3. Contributing to "fast fashion"
I think it's fair to say I'm not very "trendy". I mean, I'm secure in my sense of style, but my style isn't exactly stylish, if you catch my meaning.
If you follow me on Twitter you might have seen me rant recently about how modern life prizes convenience over ethics, and this is very true of the fashion industry. Most of us know that in order to produce large volumes of clothing very cheaply, companies rely on exploitative working environments for their factory labourers. In short, this means sweatshops, pitifully low wages, dangerous working conditions and, in some cases, slave labour and the forced employment of children. If this is something you care about on any level, I highly recommend you do some research - it really is eye-opening. As much as I hate to admit it, sometimes I put my disgust at the abuse of vulnerable, impoverished workers aside for a cute, cheap item of clothing.
BUT I'm trying really hard not to let consumer culture get the better of me, and to only buy clothes from charity shops or ethical companies. I also want to try my hand at making my own clothes and I want to focus on being more inventive with clothes I already own instead of feeling a constant need to buy new things.
Yes, my beloved car is also part of the problem...
In all fairness, this is not on purpose. I am a fairly new driver, and a generally absent-minded person. Now and again if I'm driving alone, or it's night time, or there are no other cars on the road, I just don't pay as much attention to my speed as I should. This may sound like pretty average behaviour, but really there's no excuse for it, especially when you bear in mind that excessive speed is the 2nd most common cause of car accidents. Every time I get in the car I think to myself "remember your speed" and yet on most journeys I find myself at least a couple of miles over the speed limit.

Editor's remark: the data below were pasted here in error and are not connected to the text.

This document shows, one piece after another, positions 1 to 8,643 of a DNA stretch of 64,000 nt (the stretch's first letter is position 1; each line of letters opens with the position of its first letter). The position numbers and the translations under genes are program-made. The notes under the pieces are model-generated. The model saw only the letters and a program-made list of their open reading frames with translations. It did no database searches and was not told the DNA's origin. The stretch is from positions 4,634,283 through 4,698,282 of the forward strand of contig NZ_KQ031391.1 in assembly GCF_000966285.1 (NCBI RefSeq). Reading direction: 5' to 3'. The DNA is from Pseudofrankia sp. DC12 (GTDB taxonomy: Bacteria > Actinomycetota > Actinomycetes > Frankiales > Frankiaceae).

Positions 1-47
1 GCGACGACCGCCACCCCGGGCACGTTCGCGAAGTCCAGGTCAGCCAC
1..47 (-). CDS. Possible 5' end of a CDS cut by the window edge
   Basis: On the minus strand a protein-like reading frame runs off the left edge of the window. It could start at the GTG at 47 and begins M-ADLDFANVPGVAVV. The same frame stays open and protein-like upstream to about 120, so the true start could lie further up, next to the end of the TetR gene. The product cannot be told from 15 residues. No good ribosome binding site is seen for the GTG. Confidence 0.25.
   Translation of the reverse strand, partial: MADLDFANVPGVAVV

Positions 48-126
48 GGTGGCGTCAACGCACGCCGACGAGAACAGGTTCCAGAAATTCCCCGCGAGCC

BUT fixing this bad behaviour is simply a case of paying more attention. Apple's new update even means that the Maps app shows the speed limit of whatever road you're on, which will be a help. Considering how anxious I used to be about driving, careful motoring should be in my nature.
5. Wasting resources
Laziness isn't an excuse, but it is the reason. I leave things plugged in, I leave the tap running while I brush my teeth, I leave the shower running while I condition my hair, I drive when I could feasibly walk or take public transport, I don't use food in my fridge and have to throw it away, I use plastic straws... the list is, to my shame, somewhat endless.
BUT, first things first, I've ordered these reusable straws so I can stop using plastic ones, and plan to take my reuseable coffee cup with me when I go to coffee shops. I will start turning the tap off while I'm actually brushing my teeth or conditioning my hair, and I'll try and be more organised about making food, using food scraps and turning appliances off at the wall when they're not actually in use.
Ok, so maybe doing all of these things just means I'm a fallible, lazy product of consumer culture. But I don't have to be a fallible, lazy product of consumer culture. I hope that writing all this down and owning up to it is the first step to making myself accountable and doing a better job.